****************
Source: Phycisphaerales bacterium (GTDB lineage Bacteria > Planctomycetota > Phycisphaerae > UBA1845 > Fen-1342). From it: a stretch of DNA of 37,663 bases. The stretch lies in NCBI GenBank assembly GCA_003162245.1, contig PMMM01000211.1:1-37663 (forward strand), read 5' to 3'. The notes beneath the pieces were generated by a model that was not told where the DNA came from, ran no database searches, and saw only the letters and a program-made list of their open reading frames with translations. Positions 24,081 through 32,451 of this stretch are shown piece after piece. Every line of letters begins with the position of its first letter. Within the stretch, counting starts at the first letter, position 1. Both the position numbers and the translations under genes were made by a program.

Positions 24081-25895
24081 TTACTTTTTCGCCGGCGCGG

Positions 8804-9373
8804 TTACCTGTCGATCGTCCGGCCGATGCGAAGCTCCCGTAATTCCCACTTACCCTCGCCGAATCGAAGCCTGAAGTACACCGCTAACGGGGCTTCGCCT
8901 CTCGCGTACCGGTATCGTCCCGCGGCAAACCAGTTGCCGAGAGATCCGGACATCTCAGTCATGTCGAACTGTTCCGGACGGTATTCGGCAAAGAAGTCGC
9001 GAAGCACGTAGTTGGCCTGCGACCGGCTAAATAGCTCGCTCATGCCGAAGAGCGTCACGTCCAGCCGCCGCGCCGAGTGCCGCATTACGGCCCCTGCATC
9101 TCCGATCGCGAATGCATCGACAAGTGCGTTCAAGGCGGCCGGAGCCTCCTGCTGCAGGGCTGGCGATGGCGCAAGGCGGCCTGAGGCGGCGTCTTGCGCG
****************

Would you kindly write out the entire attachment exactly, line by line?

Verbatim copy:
Source: Phycisphaerales bacterium (GTDB lineage Bacteria > Planctomycetota > Phycisphaerae > UBA1845 > Fen-1342). From it: a stretch of DNA of 37,663 bases. The stretch lies in NCBI GenBank assembly GCA_003162245.1, contig PMMM01000211.1:1-37663 (forward strand), read 5' to 3'. The notes beneath the pieces were generated by a model that was not told where the DNA came from, ran no database searches, and saw only the letters and a program-made list of their open reading frames with translations. Positions 24,081 through 32,451 of this stretch are shown piece after piece. Every line of letters begins with the position of its first letter. Within the stretch, counting starts at the first letter, position 1. Both the position numbers and the translations under genes were made by a program.

Positions 24081-25895
24081 TTACTTTTTCGCCGGCGCGG

Positions 8804-9373
8804 TTACCTGTCGATCGTCCGGCCGATGCGAAGCTCCCGTAATTCCCACTTACCCTCGCCGAATCGAAGCCTGAAGTACACCGCTAACGGGGCTTCGCCT
8901 CTCGCGTACCGGTATCGTCCCGCGGCAAACCAGTTGCCGAGAGATCCGGACATCTCAGTCATGTCGAACTGTTCCGGACGGTATTCGGCAAAGAAGTCGC
9001 GAAGCACGTAGTTGGCCTGCGACCGGCTAAATAGCTCGCTCATGCCGAAGAGCGTCACGTCCAGCCGCCGCGCCGAGTGCCGCATTACGGCCCCTGCATC
9101 TCCGATCGCGAATGCATCGACAAGTGCGTTCAAGGCGGCCGGAGCCTCCTGCTGCAGGGCTGGCGATGGCGCAAGGCGGCCTGAGGCGGCGTCTTGCGCG